The looking-glass self is a social psychological concept, created by Charles Horton Cooley in 1902, stating that a person’s self grows out of society’s interpersonal interactions and the perceptions of others.
Which theorist used the concept of the looking-glass self to explain how the self emerges in interaction with others?
According to sociologist Charles Horton Cooley, individuals develop their concept of self by observing how they are perceived by others, a concept Cooley coined as the “looking-glass self.” This process, particularly when applied to the digital age, raises questions about the nature of identity, socialization, and the …
Which sociologist used the phrase looking-glass self to emphasize the fact that the self is the product of our interactions with other people?
The term looking glass self was created by American sociologist Charles Horton Cooley in 1902, and introduced into his work Human Nature and the Social Order. It is described as our reflection of how we think we appear to others. To further explain would be how oneself imagines how others view them.
Who came up with the concept of the looking-glass self?
Charles Cooley- Looking glass self. Created by Brooke Miller.
Which theorist developed the concept of the looking-glass self quizlet?
Cooley studied the development of the self, coining the term “the looking-glass self.”
Who is a person who offers the explanation of I and me parts of the self?
George Herbert Mead developed the concept of self, which explains that one’s identity emerges out of external social interactions and internal feelings of oneself. Self is not evident at birth but emerges over time through language, play, and games. The self consists of ‘me’ and ‘I’.
What is Cooley’s theory?
Cooley’s theory of self is one in which we learn who we are through our interactions with others. This is known as the looking glass self. … Cooley believed that it is through these interactions that one begins to develop an idea of who they are; therefore, the self is a product of our social interactions.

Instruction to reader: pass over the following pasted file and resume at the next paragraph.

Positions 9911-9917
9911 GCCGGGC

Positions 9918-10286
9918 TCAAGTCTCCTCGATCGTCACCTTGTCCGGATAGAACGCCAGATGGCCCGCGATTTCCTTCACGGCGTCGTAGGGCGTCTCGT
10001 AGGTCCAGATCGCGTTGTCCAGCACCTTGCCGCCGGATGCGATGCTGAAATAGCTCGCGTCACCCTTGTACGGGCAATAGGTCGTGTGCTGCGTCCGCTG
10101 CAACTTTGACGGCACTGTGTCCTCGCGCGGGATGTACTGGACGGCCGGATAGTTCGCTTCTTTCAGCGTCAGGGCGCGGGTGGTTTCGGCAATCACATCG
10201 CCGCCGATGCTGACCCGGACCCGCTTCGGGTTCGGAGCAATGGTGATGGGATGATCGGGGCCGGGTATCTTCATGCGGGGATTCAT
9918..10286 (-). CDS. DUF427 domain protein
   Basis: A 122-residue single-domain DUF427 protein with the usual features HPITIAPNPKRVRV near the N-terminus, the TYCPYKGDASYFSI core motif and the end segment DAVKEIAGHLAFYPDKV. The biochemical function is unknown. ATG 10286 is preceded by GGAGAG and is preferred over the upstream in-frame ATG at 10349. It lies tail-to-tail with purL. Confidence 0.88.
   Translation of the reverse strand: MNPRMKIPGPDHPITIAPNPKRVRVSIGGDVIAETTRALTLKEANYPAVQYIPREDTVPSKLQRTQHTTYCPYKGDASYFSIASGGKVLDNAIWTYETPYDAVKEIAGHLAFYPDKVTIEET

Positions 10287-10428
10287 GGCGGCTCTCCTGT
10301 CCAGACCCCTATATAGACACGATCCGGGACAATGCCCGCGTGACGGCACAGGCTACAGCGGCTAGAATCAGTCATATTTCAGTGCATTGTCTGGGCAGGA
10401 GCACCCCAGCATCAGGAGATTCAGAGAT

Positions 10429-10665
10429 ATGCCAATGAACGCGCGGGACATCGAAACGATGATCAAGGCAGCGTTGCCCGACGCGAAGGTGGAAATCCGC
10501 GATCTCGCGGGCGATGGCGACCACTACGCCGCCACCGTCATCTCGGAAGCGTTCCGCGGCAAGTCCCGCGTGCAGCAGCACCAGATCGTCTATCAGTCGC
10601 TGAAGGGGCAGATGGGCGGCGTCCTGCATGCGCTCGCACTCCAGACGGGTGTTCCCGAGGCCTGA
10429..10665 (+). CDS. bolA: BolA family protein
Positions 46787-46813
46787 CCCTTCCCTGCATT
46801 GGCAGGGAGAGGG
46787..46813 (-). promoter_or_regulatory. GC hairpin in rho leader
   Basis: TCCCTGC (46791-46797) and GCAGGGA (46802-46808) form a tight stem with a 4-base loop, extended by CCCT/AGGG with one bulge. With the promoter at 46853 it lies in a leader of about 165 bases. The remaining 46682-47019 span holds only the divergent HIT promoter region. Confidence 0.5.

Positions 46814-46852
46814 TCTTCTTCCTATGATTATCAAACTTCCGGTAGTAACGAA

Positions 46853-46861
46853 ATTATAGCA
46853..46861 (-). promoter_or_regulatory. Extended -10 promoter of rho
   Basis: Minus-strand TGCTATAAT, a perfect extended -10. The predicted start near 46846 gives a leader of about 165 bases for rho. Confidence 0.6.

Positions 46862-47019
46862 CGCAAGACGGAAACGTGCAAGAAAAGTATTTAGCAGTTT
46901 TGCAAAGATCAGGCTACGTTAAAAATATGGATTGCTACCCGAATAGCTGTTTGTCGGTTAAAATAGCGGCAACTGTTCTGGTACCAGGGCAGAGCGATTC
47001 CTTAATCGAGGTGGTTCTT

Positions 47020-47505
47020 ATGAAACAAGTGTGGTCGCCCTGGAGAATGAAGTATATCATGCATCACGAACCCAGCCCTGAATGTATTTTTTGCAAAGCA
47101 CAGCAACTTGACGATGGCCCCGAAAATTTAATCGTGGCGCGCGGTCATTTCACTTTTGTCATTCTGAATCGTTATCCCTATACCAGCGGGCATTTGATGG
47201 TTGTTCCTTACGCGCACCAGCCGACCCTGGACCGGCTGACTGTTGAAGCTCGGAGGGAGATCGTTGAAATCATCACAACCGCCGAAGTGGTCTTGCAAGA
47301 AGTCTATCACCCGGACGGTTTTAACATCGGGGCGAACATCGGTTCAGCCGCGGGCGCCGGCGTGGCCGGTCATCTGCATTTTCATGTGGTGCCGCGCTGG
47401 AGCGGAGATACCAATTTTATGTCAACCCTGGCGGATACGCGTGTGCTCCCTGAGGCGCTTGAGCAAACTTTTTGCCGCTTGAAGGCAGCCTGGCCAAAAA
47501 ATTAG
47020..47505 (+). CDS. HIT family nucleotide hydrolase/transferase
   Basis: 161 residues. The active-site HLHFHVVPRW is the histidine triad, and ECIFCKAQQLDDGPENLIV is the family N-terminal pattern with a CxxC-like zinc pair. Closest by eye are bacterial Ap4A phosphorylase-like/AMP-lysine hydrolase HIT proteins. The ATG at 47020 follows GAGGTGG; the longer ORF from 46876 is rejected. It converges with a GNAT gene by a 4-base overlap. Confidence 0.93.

What are the three steps of the looking-glass self?
There are three components of the looking-glass self: We imagine how we appear to others, we imagine the judgment of that appearance, and we develop our self ( identity ) through the judgments of others.
What are the three elements of the looking-glass self?
Cooley distinguished three “principal elements” of the looking-glass self: “the imagination of our appearance to the other person; the imagination of his [sic] judgment of that appearance; and some sort of self-feeling, such as pride or mortification.” Much of the time, Cooley thought, our experience of self is an …
What is the main idea of symbolic Interactionism?
Symbolic interactionism is a theoretical approach to understanding the relationship between humans and society. The basic notion of symbolic interactionism is that human action and interaction are understandable only through the exchange of meaningful communication or symbols.
What is meant by the idea of the looking-glass self quizlet?
The concept of the looking-glass self describes the development of one’s self and of one’s identity through one’s interpersonal interactions within the context of society.
What is meant by the idea of the looking-glass self Cooley 1902 )? Quizlet?
looking-glass self- an image of yourself based on what you believe others think of you. Looking glass self. Cooley’s (1902) idea that a portion of our self-concept is derived from others views of us, particularly if our self-concept is weak or ambiguous.
What does a looking glass symbolize?
Looking glass is a somewhat old-fashioned, literary way to say “mirror.” The word glass on its own can mean “mirror” too, coming from a root meaning “to shine.” After Lewis Carroll’s book “Through the Looking-Glass,” was published in 1871, looking glass came to also mean “the opposite of what is normal or expected,” …
Which of the following is the most important agent of socialization quizlet?
The specific individuals, groups, and institutions that enable socialization to take place. Family socialization is the most important agent of socialization; however, peer group is an important agent of socialization as well.
What are the 7 agents of socialization listed in your textbook?
Who developed the role taking theory?
George Herbert Mead states that the ability to take the role of the other is a process which underlies all human interaction. “The principle which I have suggested as basic to human social organization is that of communication involving participation in the other” (1934, p. 253).